The opening chords will have you tapping your feet and when Stewart steps up to the mike he delivers a fun and touching song. What I love about this song is that, yes it’s a tribute but it is also one hell of a fun song. Rod’s lyrics are so clever throughout the runtime that it ends way too fast. With killer lines like, “When he played guitar he was a rock-god baby-faced assassin. He wore a black bowler hat and a jacket made of cherry red satin” Yes, Stewart rhymed “Assassin and satin”. He doesn’t get the credit he deserves as a song writer and my guess is that it will always be his fans best kept secret.
Kookooaramabama (Rod Stewart/Kevin Savigar)
I have no idea what this title means. And after listening to the song I am guessing it’s about sex. Rod returns to dance music with Kookooaramabama and it is ok. But I do like the the line, “try it in the kitchen when the kids are out.”
I mean I guess it has a fun beat and the lyrics are fun, but I think it is the weakest track on the album.
I Can’t Imagine (Rod Stewart/Kevin Savigar/Emerson
Oh the song that has divided Rod’s fans. I have read that some people think it is awful and the pendulum swings all the way to the other side where people adore it.
I think I fall in the middle. It took me a long time to warm up to it. The music video sold me on the song, seeing Rod smiling and charming his way through the song had me smiling with new appreciation for I Can’t Imagine.
I do love the message of the song, especially dig the line “And when I’ve been down and out and my back’s been against the wall, only you baby, only you stood up for me proud and tall”.
Rod dedicated this to his wife and it also reminds me of mine, perhaps that’s why I am a softie for this song.
The Tears of Hercules (Marc Jordan)
The title track is a slow moving ballad written by Marc Jordan who supplied Rod with his mega-hit, Rhythm of My Heart.
The Tears of Hercules doesn’t have the punch of that song, but it is sweet and Rod is in top vocal form. It’s a little safe but well done. The best part is Stewart’s powerful reading.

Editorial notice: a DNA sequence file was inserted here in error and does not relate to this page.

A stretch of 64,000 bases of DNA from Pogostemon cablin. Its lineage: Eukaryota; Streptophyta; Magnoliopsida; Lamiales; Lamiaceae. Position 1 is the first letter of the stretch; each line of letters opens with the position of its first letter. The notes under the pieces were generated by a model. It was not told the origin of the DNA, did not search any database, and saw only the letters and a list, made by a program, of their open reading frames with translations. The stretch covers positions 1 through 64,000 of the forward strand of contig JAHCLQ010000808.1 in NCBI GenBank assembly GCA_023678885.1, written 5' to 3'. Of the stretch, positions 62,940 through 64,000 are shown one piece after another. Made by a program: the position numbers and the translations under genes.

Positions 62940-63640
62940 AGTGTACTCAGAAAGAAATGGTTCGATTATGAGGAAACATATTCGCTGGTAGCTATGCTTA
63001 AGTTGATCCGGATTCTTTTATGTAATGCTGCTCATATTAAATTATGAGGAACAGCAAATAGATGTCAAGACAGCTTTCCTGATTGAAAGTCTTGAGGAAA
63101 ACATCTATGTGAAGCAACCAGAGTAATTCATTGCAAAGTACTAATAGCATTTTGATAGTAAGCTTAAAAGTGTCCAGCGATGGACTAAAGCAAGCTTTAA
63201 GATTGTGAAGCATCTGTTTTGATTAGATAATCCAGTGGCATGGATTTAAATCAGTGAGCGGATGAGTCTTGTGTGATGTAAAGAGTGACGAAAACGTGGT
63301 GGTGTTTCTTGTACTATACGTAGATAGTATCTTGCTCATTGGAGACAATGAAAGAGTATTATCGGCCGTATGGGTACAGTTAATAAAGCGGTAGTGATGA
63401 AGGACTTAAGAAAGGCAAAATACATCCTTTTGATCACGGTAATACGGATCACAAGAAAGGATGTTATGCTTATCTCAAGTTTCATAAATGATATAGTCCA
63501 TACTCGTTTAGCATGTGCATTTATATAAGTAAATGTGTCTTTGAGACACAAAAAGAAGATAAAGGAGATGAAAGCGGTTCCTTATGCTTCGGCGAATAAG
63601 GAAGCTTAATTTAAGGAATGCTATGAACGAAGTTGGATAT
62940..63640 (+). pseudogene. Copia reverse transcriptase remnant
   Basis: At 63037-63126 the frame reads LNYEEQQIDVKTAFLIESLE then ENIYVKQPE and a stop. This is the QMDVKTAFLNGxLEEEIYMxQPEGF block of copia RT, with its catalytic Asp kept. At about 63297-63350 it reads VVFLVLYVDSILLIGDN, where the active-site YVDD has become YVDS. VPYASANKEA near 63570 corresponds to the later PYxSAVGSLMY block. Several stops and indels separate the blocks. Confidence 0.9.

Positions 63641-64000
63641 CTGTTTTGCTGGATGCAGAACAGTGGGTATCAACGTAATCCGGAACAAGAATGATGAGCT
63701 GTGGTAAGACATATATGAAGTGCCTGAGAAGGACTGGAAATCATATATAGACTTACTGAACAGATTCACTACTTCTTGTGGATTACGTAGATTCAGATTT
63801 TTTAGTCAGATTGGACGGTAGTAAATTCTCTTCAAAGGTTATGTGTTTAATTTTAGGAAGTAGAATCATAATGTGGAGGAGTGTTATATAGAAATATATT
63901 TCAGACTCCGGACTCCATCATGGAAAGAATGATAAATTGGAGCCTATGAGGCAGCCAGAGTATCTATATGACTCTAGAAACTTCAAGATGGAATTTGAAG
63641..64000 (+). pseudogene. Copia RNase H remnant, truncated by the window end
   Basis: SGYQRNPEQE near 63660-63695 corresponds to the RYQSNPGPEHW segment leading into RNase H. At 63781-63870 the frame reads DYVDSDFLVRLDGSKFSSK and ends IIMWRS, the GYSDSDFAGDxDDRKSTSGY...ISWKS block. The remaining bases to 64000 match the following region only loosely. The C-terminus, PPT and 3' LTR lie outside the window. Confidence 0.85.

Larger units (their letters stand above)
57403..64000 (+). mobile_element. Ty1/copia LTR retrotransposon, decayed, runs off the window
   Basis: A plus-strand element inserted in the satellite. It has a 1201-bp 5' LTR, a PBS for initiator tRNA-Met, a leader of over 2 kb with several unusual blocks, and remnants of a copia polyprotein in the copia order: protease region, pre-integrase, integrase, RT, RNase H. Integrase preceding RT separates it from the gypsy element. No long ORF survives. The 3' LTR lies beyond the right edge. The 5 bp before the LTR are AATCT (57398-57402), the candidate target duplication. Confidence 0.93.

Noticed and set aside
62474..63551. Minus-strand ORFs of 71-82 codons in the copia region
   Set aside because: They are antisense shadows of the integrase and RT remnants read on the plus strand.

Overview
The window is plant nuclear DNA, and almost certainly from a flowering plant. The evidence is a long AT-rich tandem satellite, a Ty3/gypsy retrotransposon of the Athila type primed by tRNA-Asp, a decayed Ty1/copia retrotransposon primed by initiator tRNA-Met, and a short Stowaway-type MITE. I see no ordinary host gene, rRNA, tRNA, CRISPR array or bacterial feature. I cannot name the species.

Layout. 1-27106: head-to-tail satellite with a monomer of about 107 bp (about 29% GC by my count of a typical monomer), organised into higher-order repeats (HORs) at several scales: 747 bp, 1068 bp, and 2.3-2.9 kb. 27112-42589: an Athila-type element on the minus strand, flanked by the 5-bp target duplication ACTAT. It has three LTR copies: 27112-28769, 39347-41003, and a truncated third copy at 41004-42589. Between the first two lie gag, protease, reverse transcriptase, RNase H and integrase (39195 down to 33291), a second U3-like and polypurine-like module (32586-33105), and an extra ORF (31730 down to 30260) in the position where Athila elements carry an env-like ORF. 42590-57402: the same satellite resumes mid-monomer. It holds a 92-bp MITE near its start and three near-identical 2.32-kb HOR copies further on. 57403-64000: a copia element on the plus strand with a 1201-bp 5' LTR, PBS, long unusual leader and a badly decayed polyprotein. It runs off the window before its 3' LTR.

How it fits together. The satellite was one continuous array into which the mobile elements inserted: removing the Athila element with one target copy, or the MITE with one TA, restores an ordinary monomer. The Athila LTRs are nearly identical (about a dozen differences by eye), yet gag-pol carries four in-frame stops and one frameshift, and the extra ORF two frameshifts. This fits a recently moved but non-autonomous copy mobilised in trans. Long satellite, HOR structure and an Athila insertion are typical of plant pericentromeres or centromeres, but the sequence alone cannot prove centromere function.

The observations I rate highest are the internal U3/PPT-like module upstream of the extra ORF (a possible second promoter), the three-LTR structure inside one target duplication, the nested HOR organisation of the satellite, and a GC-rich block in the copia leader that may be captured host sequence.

Hold On (Rod Stewart/Kevin Savigar)
Every Rod Stewart album has a song that is worth the price of the whole album, and Hold On is that song.
Rod is in top form, from his vocals, to his song writing and his incredible phrasing of the lyrics. Tackling the current state of the world, Rod delivers one of his most powerful songs ever.
My favorite lyric is “A Change is Gonna Come, Sam Cooke once sung, oh lay down that burden of hate.” I will be honest I shed a tear listening to this song. Music can always inspire us and Rod does just that in four short minutes
One of his best written songs in many a moons..
Precious Memories (Rod Stewart/Kevin Savigar)
I never knew I wanted a Rod Stewart doo-wop song and I was wrong. Not only did I want one, now I want a whole album of them.
Rod absolutely crushes the sound of the 50’s in this absolute gem of a song. I close my eyes and picture two straws in a malt being shared by a couple of teenagers in a poodle skirt and a letterman’s sweater.
The lyrics are sweet, the saxophone is money and Rod is singing so well.
Please Rod, give me an album of originals mixed with some Buddy Holly covers.
These Are My People (Johnny Cash)
Rod takes a Johnny Cash country song and drastically changes it to a Scottish/Irish/Celtic ditty.
Kudos to Rod for taking a big chance a fundamentally changing the song. He is an expert at taking someone else’s song and making it his own.
Stewart changes the song as well to sort of a rally sing-along. It’s well done and Rod again is in top form.
Touchline (Rod Stewart/Kevin Savigar)
A beautiful heartfelt song closes out the album. A deeply personal song about Rod’s father is tear inducing, relatable to anyone.
As Rod sings this song, I reflected on my dad standing on the sidelines of my football games and being proud of me but also critical of my play. It was his way of showing love and hearing Rod sing about is tough dad showing his love the same way is deeply effective.
Stewart’s singing is with so much heart you actually hear it in his voice. What a way to close out the album.
I really enjoy The Tears of Hercules. It is a fun album that flies by. And with only a couple of missteps on the album make this another strong album by Rod Stewart.
Overall Grade: B